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Does 1 John 2:19 Prove That Genuine Christians Never Fall Away and Lose Salvation?

by Max Aplin  
10/22/2018 / Salvation


One area of disagreement among Christians concerns falling away from the faith, also known as apostasy. Some say that God will never allow a born-again believer to apostatize and finally end up in hell. Others say that this does sometimes happen. 

Personally, I much prefer the view that genuine Christians do sometimes apostatize. I think this view fits best with the overall teaching of the Bible. 

A SUPPOSED PROOF TEXT 

One verse that is often said to prove that God never allows apostasy is 1 John 2:19. Here John states: 

“They left us, but they did not belong to us. For if they had belonged to us, they would have remained with us. But they left, so that it would be made clear that none of them belong to us.” 

Those who say that God never allows genuine Christians to apostatize often argue in the following way about this verse: 

John is referring here to a recent split in his Christian circle, when some left the circle. He says that those who left would have remained if they had genuinely belonged to the circle. This shows that those who left were never genuine, born-again Christians. And, by implication, it shows that anyone who is a genuine Christian will certainly remain in the faith. Therefore, God will never allow a genuine, born-again believer to fall away and lose salvation. 

POTENTIAL WAYS OF INTERPRETING JOHN’S WORDS 

It is true that in this verse John is referring to a recent split in his Christian circle, when some false believers left. And it is true too that he is saying that those who left would have remained if they had genuinely belonged. 

Nevertheless, the above interpretation is not the only way the words can be taken. In fact, there are two potential ways of interpreting this verse. 

Interpretation 1 

Firstly, there is the interpretation given above, of those who say that the verse shows that God never allows the apostasy of genuine believers. We can call this interpretation 1. 

Under this interpretation, when John says, “they did not belong to us,” he means that they were never genuine believers. We could use additions in square brackets to show what John means under this interpretation: 

“They left us, but they did not belong to us [at any point in time]. For if they had belonged to us [at any point in time], they would have remained with us. But they left, so that it would be made clear that none of them belong to us.” 

In interpretation 1, John is doing the following: 

(a) He is telling his readers that the people who left his circle were false Christians at the time they left. 

(b) He is telling his readers that these people are still false Christians.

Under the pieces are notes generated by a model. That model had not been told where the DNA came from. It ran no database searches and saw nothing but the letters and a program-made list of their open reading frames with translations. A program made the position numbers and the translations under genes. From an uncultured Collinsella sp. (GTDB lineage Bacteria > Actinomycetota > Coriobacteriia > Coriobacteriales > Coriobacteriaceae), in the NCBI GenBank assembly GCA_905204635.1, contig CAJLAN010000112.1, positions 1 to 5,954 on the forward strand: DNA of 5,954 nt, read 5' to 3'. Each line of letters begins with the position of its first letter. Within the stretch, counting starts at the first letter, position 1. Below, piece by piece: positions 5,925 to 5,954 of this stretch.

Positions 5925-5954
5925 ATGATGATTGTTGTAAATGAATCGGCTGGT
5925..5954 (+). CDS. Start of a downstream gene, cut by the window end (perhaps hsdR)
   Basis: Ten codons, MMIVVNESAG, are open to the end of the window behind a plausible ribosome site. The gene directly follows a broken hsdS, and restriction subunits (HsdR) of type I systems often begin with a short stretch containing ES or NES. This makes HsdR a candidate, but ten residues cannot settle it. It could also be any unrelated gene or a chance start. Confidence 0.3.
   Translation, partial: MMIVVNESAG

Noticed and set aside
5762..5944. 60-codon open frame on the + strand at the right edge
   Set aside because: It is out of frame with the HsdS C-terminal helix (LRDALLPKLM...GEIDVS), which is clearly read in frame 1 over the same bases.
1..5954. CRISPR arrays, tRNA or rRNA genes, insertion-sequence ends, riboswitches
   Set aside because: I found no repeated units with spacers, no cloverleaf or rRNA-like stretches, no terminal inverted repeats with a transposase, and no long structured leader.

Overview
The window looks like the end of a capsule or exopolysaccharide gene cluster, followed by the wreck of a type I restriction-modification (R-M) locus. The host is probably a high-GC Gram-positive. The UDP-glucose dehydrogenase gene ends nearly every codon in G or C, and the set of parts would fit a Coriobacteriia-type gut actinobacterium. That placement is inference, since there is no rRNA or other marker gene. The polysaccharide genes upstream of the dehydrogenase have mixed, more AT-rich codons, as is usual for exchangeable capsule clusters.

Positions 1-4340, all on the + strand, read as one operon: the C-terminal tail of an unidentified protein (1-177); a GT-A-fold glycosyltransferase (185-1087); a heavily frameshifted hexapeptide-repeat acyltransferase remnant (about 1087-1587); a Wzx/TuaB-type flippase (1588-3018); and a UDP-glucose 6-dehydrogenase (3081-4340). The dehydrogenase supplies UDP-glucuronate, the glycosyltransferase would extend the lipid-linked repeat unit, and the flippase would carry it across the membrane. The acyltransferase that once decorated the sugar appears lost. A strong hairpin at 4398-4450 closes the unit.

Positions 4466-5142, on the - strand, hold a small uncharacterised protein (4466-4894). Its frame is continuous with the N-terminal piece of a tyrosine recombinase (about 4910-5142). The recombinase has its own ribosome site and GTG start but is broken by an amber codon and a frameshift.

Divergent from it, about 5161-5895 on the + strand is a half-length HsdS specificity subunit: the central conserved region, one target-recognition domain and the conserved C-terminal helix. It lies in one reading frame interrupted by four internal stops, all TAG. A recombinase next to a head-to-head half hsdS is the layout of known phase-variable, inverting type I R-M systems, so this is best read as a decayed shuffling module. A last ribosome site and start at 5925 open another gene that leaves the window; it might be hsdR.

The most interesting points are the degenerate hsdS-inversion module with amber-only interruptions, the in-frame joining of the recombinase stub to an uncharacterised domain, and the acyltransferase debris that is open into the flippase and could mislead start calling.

(c) He is telling his readers that these people were always false Christians. 

(d) He is implying that genuine Christians do not fall away from the faith. 

Interpretation 2 

Secondly, there is the interpretation of this verse that I take. We can call this interpretation 2. 

Under this interpretation, when John says, “they did not belong to us,” he isn’t saying that these people were never genuine believers. Rather, he just means that they were not genuine believers at the time they left. We could use additions in square brackets to show what John means under this interpretation: 

“They left us, but they did not belong to us [at the time they left]. For if they had belonged to us [at the time they left], they would have remained with us. But they left, so that it would be made clear that none of them belong to us.” 

In interpretation 2, John is doing the same as (a) and (b) above: 

(a) He is telling his readers that the people who left his circle were false Christians at the time they left. 

(b) He is telling his readers that these people are still false Christians. 

However, in this interpretation John is not doing (c) or (d). He is not saying anything about whether or not those who left his circle were ever genuine believers. And he is not implying anything about whether or not God ever allows genuine believers to apostatize. 

WEIGHING UP THESE INTERPRETATIONS 

So which of these interpretations is the right one? Is John telling his readers that those who left never genuinely belonged to his circle, as in interpretation 1? Or is he telling them that those who left didn’t genuinely belong to his circle at the time they left, as in interpretation 2? 

Answering an objection to interpretation 2 

To begin with, I am sure that many would want to object to interpretation 2 in this way: 

When John says of those who left, “they did not belong to us,” he means that they were not genuine Christians. And for him to tell his readers that these people were not genuine Christians at the time they left, as in interpretation 2, is too obvious to bother mentioning. So he must be telling his readers that these people had never been genuine Christians, as in interpretation 1.